Thursday, July 24, 2014

Air Algerie plane blows up over Mali

Well folks, the storm is truly landing. This is not global warming, this is global lunacy. We have had already one crash in Europe, one in Asia yesterday (Taiwan) and today in Africa (Mali). If the pattern holds, it may be the turn of the Americas next. Please take care and do not fly if you would rather not.


The Taiwanese plane that went down in the storm yesterday was a turbo-prop ATR 72. Today it was a (fairly ancient) MD-83 (or DC-10, source not clear). Mali is partly islamist territory and they may have the resources to blow up the plane. Else it just collided into mountains. Either way we will know soon enough.
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Air Algerie said it lost contact with one of its passenger aircraft nearly an hour after take-off from Burkina Faso on Thursday bound for Algiers.

A company source told AFP that the missing aircraft was a DC-10 (other reports say MD-83) and that some 110 passengers of various nationalities and six crew members are listed as being on board the flight.
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The source said contact with the flight was lost while it was still in Malian airspace approaching the border with Algeria.

"The plane was not far from the Algerian frontier when the crew was asked to make a detour because of poor visibility and to prevent the risk of collision with another aircraft on the Algiers-Bamako route," the source said.

"Contact was lost after the change of course." The airline announced that the plane had gone missing in a brief statement carried by national news agency APS.

"Air navigation services have lost contact with an Air Algerie plane on Thursday flying from Ouagadougou to Algiers, 50 minutes after take-off," the statement said.

It added that the company initiated an "emergency plan" in the search for flight AH5017, which flies the four-hour passenger route four times a week.

One of Algeria's worst air disasters occurred in February this year, when a C-130 military aircraft carrying 78 people crashed in the mountainous northeast, killing more than 70 people.

Tamanrasset in the deep south was the site of the country's worst ever civilian air disaster, in March 2003. In that accident, all but one of 103 people on board were killed when an Air Algerie passenger plane crashed on take-off after one of its engines caught fire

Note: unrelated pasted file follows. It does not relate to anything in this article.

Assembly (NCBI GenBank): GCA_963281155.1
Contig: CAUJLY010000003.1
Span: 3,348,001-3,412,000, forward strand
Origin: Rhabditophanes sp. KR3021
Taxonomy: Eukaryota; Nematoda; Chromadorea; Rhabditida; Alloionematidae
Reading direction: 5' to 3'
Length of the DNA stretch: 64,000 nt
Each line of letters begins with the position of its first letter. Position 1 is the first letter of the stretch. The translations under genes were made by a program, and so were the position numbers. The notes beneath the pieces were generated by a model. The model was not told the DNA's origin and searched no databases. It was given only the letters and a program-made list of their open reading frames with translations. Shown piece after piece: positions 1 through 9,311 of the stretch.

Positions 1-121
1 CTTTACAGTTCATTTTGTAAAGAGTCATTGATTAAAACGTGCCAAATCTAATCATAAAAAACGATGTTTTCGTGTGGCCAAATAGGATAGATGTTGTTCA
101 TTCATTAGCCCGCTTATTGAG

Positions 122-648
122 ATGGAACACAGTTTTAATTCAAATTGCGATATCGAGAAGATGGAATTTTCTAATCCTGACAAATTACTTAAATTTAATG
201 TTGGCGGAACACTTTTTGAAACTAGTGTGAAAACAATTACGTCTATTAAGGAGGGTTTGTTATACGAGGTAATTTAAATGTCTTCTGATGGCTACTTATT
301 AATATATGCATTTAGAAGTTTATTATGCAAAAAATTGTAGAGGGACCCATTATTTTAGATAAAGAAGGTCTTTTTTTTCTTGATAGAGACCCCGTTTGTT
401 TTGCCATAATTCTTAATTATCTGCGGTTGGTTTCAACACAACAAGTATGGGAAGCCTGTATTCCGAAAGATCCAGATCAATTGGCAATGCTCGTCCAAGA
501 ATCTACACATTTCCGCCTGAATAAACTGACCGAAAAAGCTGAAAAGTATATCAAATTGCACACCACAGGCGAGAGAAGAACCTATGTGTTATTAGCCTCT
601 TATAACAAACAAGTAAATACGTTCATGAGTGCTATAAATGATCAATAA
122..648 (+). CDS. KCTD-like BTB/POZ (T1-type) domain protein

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A passenger plane has crashed after a failed emergency landing in Taiwan, killing more than 40 people, local officials say.

The domestic flight crashed near Magong airport on the outlying Penghu island, reports said.

There were a total of 54 passengers and four crew on board, Taiwan's CNA news agency reported.
Aviation officials said flight GE222 aborted its initial landing and then crashed, local media reported.
Transport minister Yeh Kuang-Shih said that 47 people were killed and 11 were injured, CNA reported. The agency previously said that 51 were feared killed, citing fire department officials.

"It was thunderstorm conditions during the crash," said Hsi Wen-guang, Penghu County Government Fire Bureau spokesman. "From the crash site we sent 11 people to hospital with injuries. A few empty apartment buildings adjacent to the runway caught fire, but no-one was inside at the time and the fire was extinguished."

The ATR 72 turboprop aircraft departed from the southern municipality of Kaohsiung at 17:43 local time (09:43 GMT), but lost contact with controllers at 19:06, CNA said, citing the Civil Aeronautics Administration.

The plane was found at Penghu island's Xixi village in flames, local media reported.

Earlier on Wednesday, Taiwan was battered by strong winds and rain from a tropical storm, Typhoon Matmo. However, an official at the Civil Aeronautics Administration told Reuters that bad weather at the time of the crash did not exceed international regulations for landing.

Typhoon Matmo had caused many flights to be cancelled but the land warning was lifted around 17:30 local time, around the time the plane took off, the BBC's Cindy Sui in Taipei reports.

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Link (1): http://www.bbc.com/news/world-africa-28460625

Link (2):  http://www.bbc.com/news/world-asia-28448763

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regards